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Exp Psychol. 2013;60(2):71-9. doi: 10.1027/1618-3169/a000166.

The joys of spring.

Author information

1
Department of Psychology, Northumbria University, Newcastle upon Tyne, UK. leigh.riby@northumbria.ac.uk

Abstract

This study used Vivaldi's Four Seasons, an extraordinary example of program music, to explore the consequence of music exposure on cognitive event-related potentials (ERPs). Seventeen participants performed a three-stimulus visual odd-ball task while ERPs were recorded. Participants were required to differentiate between a rare target stimulus (to elicit a memory updating component; P3b), a rare novel stimulus (to elicit a novelty attention component; P3a), and a frequent nontarget stimulus. During task performance participants listened to the four concertos: Spring, Summer, Autumn, and Winter in comparison to a silent control condition. Additionally, the three movements of each concerto have a fast, slow, fast structure that enabled examination of the impact of tempo. The data revealed that "Spring," particularly the well-recognized, vibrant, emotive, and uplifting first movement, had the ability to enhance mental alertness and brain measures of attention and memory.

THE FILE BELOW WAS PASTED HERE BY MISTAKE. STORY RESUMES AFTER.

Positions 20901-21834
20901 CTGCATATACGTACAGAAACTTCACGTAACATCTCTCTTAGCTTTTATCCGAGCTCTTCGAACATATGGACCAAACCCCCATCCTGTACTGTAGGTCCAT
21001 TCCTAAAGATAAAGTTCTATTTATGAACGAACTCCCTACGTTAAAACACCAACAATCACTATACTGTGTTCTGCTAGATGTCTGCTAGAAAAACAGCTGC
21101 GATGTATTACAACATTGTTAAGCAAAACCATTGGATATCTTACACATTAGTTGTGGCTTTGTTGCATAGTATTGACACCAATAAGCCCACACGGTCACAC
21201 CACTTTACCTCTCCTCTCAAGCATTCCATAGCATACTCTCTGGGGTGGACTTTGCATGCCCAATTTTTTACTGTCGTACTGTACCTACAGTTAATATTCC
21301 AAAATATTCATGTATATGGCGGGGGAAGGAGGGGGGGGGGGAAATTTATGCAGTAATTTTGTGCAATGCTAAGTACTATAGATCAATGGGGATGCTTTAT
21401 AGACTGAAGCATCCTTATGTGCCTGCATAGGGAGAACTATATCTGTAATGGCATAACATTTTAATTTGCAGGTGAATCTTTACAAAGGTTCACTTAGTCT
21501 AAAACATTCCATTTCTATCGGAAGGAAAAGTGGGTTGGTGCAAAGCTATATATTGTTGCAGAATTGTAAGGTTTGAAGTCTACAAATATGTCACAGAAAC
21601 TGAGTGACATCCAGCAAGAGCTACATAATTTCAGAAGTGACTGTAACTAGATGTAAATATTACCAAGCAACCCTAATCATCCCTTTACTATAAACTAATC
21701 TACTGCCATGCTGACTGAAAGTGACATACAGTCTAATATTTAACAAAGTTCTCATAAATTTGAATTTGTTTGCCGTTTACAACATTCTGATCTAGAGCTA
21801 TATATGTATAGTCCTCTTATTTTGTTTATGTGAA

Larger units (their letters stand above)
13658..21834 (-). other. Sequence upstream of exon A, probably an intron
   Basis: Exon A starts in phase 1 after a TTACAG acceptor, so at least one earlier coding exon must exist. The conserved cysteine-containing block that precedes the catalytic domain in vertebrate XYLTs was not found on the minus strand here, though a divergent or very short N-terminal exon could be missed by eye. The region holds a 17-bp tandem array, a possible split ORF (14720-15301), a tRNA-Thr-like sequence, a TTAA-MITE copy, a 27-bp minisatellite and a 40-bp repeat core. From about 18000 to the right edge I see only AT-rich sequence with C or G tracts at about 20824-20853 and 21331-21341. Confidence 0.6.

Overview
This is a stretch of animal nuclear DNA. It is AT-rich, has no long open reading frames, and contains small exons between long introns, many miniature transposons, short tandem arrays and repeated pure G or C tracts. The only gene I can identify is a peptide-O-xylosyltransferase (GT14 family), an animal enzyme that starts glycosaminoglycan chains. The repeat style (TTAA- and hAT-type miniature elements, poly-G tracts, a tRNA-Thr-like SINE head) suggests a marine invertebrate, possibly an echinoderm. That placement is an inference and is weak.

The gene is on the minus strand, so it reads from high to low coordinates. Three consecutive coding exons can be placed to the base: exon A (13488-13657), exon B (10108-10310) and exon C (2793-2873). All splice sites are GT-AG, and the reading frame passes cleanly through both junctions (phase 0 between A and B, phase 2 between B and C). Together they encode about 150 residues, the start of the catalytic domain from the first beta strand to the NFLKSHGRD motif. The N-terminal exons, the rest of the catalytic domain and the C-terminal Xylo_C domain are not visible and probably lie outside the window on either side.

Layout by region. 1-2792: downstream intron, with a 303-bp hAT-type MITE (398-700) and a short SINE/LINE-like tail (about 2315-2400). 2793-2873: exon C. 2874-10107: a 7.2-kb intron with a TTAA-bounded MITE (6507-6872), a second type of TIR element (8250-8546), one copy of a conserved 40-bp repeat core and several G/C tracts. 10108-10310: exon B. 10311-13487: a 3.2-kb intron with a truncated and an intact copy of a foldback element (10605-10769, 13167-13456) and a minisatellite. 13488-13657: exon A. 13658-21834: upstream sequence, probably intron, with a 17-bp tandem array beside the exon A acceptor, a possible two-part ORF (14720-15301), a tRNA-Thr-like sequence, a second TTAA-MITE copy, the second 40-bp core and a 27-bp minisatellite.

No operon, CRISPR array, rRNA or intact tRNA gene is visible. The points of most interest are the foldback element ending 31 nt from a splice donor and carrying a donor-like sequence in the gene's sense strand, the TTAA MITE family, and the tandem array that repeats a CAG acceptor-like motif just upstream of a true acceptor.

PMID:
22851380
DOI:
10.1027/1618-3169/a000166
[Indexed for MEDLINE]

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